Last month I began using tea bags filled with fertilizer to feed my bonsai. Unfortunately, it only took a few days for me to realize that this technique didn’t work well as implemented. The bags started disappearing immediately. Critters tore through some of the bags and carried others away completely, leaving behind the toothpicks that were meant to keep the bags in place. Somehow they removed all of the bags from my best trees and only a few of the bags on the developing trees – I won’t even try to solve that one. Instead, I’ll go back to my time-tested fertilizer method – clumps of cottonseed meal and fish emulsion.
Tea bags intact on a pine forest
Tea bags on an exposed root pine
Cottonseed meal on a pine
More cottonseed meal
I usually start feeding my trees at some point between late January and mid March depending on the weather and the variety. If I’ve repotted a tree, I wait about 4 weeks before feeding it. I start by placing one or two clumps of cottonseed meal and add additional clumps every 1-3 weeks later until the majority of the pot is filled with fertilizer.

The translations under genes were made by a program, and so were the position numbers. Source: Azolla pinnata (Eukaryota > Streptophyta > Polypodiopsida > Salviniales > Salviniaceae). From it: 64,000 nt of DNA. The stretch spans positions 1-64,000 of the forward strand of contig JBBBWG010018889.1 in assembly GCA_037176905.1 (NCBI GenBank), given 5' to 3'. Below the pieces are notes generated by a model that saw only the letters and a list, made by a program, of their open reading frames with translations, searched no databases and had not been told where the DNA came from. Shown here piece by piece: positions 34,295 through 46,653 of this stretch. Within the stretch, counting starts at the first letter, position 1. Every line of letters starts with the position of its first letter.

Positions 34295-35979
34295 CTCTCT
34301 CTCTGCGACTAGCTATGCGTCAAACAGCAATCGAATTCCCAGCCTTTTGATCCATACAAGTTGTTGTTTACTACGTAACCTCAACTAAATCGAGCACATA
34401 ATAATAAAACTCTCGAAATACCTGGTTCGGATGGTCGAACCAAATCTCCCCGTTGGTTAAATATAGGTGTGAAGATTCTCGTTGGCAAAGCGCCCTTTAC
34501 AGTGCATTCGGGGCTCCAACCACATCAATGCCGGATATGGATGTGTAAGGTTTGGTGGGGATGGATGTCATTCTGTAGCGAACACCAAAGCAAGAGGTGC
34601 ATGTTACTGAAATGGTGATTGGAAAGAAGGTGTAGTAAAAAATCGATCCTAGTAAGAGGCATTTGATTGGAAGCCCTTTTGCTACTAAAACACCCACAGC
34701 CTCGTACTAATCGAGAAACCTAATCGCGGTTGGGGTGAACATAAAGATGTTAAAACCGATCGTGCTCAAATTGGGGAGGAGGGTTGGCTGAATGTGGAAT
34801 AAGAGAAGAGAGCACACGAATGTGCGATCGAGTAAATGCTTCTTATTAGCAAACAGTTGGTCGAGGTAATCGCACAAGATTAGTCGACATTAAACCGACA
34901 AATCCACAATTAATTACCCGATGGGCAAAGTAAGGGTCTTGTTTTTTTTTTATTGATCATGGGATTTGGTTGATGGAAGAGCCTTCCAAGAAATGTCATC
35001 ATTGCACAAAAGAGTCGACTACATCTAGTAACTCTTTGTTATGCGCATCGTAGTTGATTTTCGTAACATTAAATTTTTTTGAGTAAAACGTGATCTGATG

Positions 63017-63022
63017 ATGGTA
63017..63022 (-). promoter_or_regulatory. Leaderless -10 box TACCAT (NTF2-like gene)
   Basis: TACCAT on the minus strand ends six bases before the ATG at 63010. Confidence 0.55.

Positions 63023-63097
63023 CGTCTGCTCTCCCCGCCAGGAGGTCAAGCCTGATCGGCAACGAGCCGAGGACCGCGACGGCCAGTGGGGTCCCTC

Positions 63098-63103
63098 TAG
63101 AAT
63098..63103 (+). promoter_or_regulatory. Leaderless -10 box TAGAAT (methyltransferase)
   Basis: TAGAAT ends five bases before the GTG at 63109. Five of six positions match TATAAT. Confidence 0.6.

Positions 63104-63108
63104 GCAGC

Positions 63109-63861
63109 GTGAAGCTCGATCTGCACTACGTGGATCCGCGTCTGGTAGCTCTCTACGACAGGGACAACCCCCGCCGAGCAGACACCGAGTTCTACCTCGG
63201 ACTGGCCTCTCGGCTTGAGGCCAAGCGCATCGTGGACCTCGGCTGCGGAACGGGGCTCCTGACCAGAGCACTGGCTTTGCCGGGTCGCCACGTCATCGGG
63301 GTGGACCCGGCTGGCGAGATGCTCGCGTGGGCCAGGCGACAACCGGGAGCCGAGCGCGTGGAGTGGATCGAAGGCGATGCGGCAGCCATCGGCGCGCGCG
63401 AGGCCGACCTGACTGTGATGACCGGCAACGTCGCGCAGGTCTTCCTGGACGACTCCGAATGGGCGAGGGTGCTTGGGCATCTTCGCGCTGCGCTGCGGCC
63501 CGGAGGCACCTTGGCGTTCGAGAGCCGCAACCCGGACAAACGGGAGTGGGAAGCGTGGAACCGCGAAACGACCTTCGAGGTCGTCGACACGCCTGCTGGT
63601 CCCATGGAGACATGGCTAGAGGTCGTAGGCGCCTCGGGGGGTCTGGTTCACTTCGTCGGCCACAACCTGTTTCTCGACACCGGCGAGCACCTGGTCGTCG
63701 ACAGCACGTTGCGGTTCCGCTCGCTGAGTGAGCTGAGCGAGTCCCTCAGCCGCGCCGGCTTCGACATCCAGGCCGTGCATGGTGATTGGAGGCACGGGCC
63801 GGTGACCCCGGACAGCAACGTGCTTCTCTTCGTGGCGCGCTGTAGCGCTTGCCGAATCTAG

Cottonseed meal feeding a recently separated cryptomeria
I supplement the cottonseed meal with fish emulsion (see “Bonsai Fertilizer” for details). Fish emulsion is a great, if stinky, fertilizer that I’m comfortable using on all bonsai varieties. I usually apply fish emulsion weekly, though I might apply it more or less frequently at various times depending on the season, the weather and the variety.
Ebihara fed his trees with diluted liquid fertilizer every three days (I don’t know what type of fertilizer he used). Others primarily rely on dry fertilizer that releases food whenever the trees are watered. I haven’t noticed big differences between liquid, dry, or other categories of fertilizer, but I do find that consistent application leads to the best results. And the best results, of course, depend on the goal of the fertilizing program. If I’m trying to increase the size of the trunk, I fertilize a lot. If I’m trying to ramify delicate branches on deciduous varieties, I fertilize very lightly and only after new leaves have hardened off.
As for the tea bags, I haven’t completely given up. I may yet try chili powder or some other caustic agent that’s harmful to vermin but safe for trees. And if I can get this right, I will celebrate and then post the results.